St. Augustine famously confesses: "What then is time? If no one asks me, I know what it is. If I wish to explain it to him who asks, I do not know." I find myself similarly bewildered by the multilayered, amorphous, shifting experience of time. So it's enticing, though ultimately disappointing, to read Yael Lin's linear story of progress in our understanding of time, the climax of which is Levinas' critique of Bergson and Heidegger's existential, but all too "egological," interpretations.
Chapter 1 sets the stage for the story. While Bergson and Heidegger properly show us the priority of lived time over scientific clock (or spatialized) time, Lin (following Levinas) argues, "[each remains] restricted to the perspective of the subject -- whether the subject is the individual or the homogeneous society of people." (53) Despite Bergson's ideal of "an open society" animated by love of humanity and hope for a messianic future (29), "Bergson makes no attempt to reveal the way in which different people characterized by their individual durations form intertemporal relations." (31) And even when Heidegger shifts his focus, towards the end of Being and Time, "from the individual Dasein to the we," he "perpetuates an organic notion of community that is devoid of genuine plurality." One must be cautious not to turn Heidegger into a liberal, but there are ways, I think, to rally to the defense of both Bergson and Heidegger for being less "egological" than Lin makes them sound. This would be a much longer story.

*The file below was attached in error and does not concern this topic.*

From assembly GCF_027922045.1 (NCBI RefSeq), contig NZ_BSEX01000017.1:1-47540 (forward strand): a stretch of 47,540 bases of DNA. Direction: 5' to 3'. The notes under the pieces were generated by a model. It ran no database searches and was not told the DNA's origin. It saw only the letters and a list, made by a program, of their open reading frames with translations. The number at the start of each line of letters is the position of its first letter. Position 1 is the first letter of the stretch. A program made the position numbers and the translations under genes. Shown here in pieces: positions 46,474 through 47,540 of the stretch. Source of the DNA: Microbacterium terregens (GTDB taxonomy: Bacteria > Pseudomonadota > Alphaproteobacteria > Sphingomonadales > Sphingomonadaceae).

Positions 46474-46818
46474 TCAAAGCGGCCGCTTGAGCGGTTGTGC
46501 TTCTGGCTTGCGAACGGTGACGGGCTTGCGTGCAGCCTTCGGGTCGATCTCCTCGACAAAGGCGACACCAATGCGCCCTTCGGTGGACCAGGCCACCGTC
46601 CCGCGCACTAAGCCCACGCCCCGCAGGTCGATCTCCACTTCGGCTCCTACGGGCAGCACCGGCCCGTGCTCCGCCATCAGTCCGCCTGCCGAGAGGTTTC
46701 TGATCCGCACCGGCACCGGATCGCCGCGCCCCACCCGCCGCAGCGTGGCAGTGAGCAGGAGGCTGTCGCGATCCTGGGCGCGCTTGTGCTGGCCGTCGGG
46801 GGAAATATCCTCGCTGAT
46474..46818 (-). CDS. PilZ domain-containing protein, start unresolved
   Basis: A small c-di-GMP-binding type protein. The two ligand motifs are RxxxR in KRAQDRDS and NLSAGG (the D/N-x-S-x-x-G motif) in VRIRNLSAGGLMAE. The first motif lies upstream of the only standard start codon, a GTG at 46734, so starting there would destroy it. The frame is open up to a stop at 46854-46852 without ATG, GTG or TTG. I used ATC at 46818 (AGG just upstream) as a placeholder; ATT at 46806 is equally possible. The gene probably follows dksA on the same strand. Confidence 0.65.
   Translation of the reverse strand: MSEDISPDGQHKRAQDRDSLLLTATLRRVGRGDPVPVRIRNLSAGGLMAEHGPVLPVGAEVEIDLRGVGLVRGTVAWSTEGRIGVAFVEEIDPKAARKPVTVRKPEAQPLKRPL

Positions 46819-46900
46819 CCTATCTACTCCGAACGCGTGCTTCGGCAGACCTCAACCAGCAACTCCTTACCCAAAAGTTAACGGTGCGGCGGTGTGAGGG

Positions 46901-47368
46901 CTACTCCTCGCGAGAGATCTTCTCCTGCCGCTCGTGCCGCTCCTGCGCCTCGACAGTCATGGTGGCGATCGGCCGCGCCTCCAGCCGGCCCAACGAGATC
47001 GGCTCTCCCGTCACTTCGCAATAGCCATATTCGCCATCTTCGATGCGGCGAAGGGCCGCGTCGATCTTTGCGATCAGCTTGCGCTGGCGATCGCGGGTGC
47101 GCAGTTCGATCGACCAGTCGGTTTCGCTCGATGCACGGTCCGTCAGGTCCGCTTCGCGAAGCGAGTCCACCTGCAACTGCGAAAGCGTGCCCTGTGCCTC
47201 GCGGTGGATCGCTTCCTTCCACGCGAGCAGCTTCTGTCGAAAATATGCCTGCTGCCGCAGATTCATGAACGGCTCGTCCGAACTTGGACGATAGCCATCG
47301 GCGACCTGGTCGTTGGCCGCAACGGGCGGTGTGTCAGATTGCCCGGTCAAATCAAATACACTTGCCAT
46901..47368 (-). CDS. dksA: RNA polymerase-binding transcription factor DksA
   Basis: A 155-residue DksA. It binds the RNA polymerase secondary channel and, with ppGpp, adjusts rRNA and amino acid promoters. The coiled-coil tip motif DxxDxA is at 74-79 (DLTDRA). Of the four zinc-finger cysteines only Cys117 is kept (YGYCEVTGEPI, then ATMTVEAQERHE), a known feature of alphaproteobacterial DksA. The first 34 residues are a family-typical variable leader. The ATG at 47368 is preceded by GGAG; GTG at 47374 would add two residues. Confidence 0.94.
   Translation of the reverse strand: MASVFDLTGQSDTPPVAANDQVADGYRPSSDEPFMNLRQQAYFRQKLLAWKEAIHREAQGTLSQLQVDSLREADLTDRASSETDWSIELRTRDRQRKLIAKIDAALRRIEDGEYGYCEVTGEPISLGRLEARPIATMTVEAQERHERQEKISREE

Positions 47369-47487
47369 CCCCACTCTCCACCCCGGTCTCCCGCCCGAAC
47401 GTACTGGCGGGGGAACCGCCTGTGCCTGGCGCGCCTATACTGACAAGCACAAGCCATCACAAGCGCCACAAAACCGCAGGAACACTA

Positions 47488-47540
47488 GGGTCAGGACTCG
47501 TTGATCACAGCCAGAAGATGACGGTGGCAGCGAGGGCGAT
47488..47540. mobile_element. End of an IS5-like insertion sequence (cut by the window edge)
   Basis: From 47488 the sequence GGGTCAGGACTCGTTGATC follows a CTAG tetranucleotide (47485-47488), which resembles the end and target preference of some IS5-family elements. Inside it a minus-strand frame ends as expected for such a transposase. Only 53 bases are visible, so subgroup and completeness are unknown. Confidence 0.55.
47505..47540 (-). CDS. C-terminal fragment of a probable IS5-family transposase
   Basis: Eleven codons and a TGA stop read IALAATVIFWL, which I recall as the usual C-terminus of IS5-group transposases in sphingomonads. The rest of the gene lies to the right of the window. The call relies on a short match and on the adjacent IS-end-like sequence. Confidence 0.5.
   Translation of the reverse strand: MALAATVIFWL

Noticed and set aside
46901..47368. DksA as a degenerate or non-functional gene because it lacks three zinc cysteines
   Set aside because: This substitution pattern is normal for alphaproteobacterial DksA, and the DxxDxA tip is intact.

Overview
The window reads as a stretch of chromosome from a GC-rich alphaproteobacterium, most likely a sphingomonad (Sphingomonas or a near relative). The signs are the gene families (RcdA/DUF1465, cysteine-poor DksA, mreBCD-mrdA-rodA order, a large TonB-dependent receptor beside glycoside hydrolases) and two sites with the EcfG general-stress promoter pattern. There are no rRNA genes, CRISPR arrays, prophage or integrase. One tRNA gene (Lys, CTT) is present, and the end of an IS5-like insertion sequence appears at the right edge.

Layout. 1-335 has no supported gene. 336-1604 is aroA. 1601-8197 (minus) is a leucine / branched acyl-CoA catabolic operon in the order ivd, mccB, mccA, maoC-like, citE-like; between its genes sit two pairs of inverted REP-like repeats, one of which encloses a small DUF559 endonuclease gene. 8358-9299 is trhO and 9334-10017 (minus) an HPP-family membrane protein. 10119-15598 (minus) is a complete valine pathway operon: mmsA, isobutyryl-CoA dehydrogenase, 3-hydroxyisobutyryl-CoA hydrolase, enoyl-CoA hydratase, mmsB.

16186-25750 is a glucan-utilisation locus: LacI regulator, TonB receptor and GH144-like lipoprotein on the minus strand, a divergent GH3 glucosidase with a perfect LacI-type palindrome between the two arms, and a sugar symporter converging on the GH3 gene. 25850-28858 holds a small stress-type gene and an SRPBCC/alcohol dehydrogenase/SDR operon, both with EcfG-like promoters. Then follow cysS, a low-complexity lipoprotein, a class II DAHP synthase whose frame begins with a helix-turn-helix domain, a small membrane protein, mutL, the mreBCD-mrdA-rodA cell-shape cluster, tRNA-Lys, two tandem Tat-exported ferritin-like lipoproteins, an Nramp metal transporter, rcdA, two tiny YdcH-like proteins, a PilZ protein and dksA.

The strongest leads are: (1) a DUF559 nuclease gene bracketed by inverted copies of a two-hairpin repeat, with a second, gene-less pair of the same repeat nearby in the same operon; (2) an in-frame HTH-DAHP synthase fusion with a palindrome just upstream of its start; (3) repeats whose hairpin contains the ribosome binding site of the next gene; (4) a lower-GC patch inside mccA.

Chapter 2 introduces Levinas as the philosopher of intersubjective, pluralistic time. Although lived time has a public, common dimension, "its intersubjectivity consists in its existing in between the subjects constituted through their interaction." (80) The key to Levinas's turn to "the other" lies in his revision of the meaning that (the early) Heidegger attached to death. Against the idea that death individualizes Dasein, Levinas holds: "My solitude is not confirmed by death but broken by it . . . It is not my nonbeing that causes anxiety but that of the loved one or the other, more beloved than my own being." (71) Truly facing the other's mortality, on Levinas's interpretation, I am in the grip of ethical responsibility for the other's life, and this invests my life with meaning, for the ultimate meaning of human life lies not in "a happy ending" but in "suffering for the suffering of the other."